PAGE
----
From the Worldwide Faith News archives www.wfn.org
PRESBYTERIANS SOUGHT AS INTERNATIONAL WITNESSES
05 May 1996 09:00:12
95306 PRESBYTERIANS SOUGHT AS INTERNATIONAL WITNESSES
TO GUATEMALAN VIOLENCE
by Alexa Smith
LOUISVILLE, Ky.--At least five more people are being sought to compose an
international team of witnesses in Guatemala where three members of the
Presbyterians church have been threatened by a death squad.
Marilie Robertson, a Presbyterian from Canoga Park, Calif., has been
dispatched to Guatemala. Robertson just completed a term in the Worldwide
Ministries Division reconciliation and mission program in Nicaragua.
The Presbyterian Church (U.S.A.) and the Office of Latin America and
the Caribbean of the National Council of Churches are seeking at least five
more people to serve on accompaniment teams in Guatemala through
mid-November. The teams provide an international witness in case of further
attacks on Guatemalan church leaders.
"There is concern here about the paucity of international
accompaniment people," said Dennis Smith, a longtime Presbyterian mission
co-worker in Guatemala City. He says more international witnesses are
needed in the offices of Kaqchiquel Presbytery in the town of
Chimaltenango, about 35 miles outside Guatemala City.
Three Presbyterians in that presbytery received death threats by mail
Aug. 8 after refusing to drop their demand that the government investigate
and prosecute the killers of two Presbyterian human rights workers.
The tortured body of the Rev. Manuel Saquic was found in a shallow
grave in June. Saquic had been vocal in demanding that the government
prosecute those accused of fatally shooting Presbyterian Pascual Serech a
year ago and kidnapping and beating Presbyterian Bartolo Solis this spring.
Both were presbytery human rights worker,
Since the threats arrived, the PCUSA, the World Council of Churches,
the National Council of Churches and members of the U.S. Congress have
pushed the president of Guatemala to protect Lucio Martinez of the Human
Rights Office of Kaqchiquel Presbytery; Vitalino Similox, executive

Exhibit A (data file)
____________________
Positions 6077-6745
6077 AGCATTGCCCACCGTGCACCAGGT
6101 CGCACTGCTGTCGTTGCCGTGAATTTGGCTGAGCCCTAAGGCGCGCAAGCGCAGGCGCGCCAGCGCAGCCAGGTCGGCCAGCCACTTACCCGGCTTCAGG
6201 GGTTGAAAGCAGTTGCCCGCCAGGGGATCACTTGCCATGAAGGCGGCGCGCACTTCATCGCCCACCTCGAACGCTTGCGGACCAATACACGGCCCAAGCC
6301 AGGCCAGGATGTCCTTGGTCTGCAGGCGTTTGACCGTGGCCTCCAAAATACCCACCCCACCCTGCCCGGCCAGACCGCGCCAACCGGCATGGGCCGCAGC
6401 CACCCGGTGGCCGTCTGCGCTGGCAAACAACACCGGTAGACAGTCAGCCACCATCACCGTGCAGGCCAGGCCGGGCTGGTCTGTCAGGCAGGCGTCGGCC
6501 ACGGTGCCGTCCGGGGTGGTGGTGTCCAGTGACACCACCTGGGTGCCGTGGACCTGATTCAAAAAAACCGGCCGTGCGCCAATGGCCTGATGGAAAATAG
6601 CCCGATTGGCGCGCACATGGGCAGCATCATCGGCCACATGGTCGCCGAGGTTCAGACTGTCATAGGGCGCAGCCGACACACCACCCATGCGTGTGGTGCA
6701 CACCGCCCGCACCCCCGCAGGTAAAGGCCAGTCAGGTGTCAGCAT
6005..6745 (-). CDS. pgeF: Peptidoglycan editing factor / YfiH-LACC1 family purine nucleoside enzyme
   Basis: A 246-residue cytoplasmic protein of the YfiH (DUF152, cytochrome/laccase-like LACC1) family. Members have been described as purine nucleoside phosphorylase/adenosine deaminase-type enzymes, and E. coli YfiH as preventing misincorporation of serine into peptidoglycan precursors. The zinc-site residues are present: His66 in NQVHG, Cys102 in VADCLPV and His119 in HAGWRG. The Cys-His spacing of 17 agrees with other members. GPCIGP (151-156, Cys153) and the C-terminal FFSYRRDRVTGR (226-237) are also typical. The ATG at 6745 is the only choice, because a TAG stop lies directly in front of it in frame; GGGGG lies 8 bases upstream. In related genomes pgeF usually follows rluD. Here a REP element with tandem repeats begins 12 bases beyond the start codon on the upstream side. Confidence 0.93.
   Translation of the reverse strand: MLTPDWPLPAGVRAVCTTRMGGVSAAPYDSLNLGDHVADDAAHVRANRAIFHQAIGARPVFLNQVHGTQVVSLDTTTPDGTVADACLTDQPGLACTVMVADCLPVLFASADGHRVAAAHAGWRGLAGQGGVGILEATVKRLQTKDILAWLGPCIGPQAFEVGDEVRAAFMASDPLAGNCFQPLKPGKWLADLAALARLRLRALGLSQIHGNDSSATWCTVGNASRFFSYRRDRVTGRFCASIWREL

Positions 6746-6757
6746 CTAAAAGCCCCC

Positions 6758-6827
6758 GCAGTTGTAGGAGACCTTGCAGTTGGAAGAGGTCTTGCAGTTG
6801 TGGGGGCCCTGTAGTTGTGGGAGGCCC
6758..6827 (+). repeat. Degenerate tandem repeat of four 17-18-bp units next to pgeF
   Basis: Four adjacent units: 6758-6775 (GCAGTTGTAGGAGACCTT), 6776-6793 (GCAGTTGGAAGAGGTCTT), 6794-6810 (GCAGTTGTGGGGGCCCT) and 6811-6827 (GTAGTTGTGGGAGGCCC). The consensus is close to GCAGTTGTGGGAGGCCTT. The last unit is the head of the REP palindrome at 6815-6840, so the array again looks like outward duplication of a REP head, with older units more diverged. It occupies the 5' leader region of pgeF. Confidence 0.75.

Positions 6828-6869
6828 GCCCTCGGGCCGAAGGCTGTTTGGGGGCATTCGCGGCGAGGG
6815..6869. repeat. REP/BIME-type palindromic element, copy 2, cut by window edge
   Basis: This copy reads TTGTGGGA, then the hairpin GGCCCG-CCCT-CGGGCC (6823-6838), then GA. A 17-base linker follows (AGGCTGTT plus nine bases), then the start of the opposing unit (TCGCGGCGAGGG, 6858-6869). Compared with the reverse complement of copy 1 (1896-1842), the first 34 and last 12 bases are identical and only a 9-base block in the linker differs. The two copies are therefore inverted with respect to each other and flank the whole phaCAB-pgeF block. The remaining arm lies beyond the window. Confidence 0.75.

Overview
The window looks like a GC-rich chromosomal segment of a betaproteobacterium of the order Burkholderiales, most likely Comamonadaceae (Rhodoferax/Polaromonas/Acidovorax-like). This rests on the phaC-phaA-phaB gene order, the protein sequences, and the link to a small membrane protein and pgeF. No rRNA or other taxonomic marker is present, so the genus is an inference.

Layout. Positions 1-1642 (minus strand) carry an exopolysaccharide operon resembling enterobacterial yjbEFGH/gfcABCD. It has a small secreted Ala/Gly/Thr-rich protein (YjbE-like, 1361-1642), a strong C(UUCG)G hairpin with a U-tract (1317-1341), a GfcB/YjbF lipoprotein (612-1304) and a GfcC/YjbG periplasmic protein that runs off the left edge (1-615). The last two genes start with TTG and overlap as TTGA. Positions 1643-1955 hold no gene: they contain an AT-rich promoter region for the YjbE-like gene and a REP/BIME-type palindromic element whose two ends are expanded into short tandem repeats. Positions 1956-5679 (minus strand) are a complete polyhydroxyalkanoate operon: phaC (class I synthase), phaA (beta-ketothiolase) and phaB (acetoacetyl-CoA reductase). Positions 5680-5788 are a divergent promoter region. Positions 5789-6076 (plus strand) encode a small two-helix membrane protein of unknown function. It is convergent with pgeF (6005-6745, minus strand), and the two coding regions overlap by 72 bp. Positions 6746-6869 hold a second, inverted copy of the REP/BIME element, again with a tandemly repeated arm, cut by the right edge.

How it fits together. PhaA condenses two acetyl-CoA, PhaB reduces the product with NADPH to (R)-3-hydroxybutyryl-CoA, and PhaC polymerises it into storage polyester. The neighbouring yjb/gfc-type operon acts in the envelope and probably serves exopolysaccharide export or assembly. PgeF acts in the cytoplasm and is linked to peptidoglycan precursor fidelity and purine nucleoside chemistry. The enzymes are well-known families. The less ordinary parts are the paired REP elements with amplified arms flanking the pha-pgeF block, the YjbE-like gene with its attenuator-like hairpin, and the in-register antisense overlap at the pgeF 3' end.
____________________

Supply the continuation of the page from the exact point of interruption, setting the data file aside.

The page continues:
secretary of the Conference of Evangelical Churches of Guatemala (CIEDEG);
and Margarita Valiente de Similox, president of the presbytery.
"The National Evangelical Presbyterian Church of Guatemala (NEPCG) is
taking a stance that keeping quiet or leaving the country is not for it a
faithful path ... and here is our call to be at their side too," said Julia
Ann Moffett, coordinator for Central America in the Worldwide Ministries
Moffett said international witnesses must be fluent in Spanish, be
willing to remain in Guatemala for two weeks to one month and must be
capable of walking long distances.
Besides the three Presbyterians, at least 20 other church and human
rights workers have been threatened in the Chimaltenango region. To date,
two United Church of Canada accompaniment teams have gone there. A U.S.
delegation from the United Methodist Church visited Kaqchiquel Presbytery's
human rights office immediately after the most recent threats.
Moderator Marj Carpenter and Moffett will be visiting the NEPCG, Oct.
"Terror can still be used to silence people....It is still possible to
wreak havoc on a whole pastoral program by physically eliminating a few key
leaders," Smith told the Presbyterian News Service. He described the
Guatemalan countryside as highly militarized.
Calling the Saquic case "important" and "highly visible," a
spokesperson for the Guatemalan Embassy to the United States said it is
"unusual" for a human rights case to get the high level of attention
Saquic's case has generated.
Military officials in Chimaltenango and representatives of the
Guatemalan government's human rights office, the United Nations Mission to
Guatemala (MINUGUA) and the U.S. Embassy met with a local Presbyterian
delegation at the Kaqchiquel Presbytery office in mid-August.
Guatemala's minister of defense, General Mario Rene Enriquez Morales,
has publicly denied that the military is protecting Victor Roman, a
recently deposed Chimaltenango military commissioner who is charged with
assassinating Serech and is under investigation for the killing of Saquic.
Though another warrant was issued for Roman's arrest Aug. 9, sources
say, he is still at-large. It is rumored the judge who issued the warrant
then sought MINUGUA's protection.
"Accompaniment of the people is a living example of the international
community's knowledge of what is going on. In some ways, it thwarts the
whole intimidation process," said Moffett. She said many investigations go
on in Guatemala, but few actual convictions occur--especially convictions
of those who have military ties.
This time, she said, the international community is pushing for a
conviction, not just an investigation, of Saquic's killers.
At press time, unconfirmed reports from Guatemala say Saquic's widow
is still being harassed and there are rumors another Presbyterian minister
was murdered on the south coast last month. It has not yet been determined
whether that death was related to death squad activity.
Inquiries about the accompaniment teams may be directed to
Moffett's office at (502) 569-5316/5325.
For more information contact Presbyterian News Service
Presbyterian Church (U.S.A.), Louisville, KY 40202
phone 502-569-5504 fax 502-569-8073
E-mail PCUSA.NEWS@pcusa.org Web page: http://www.pcusa.org
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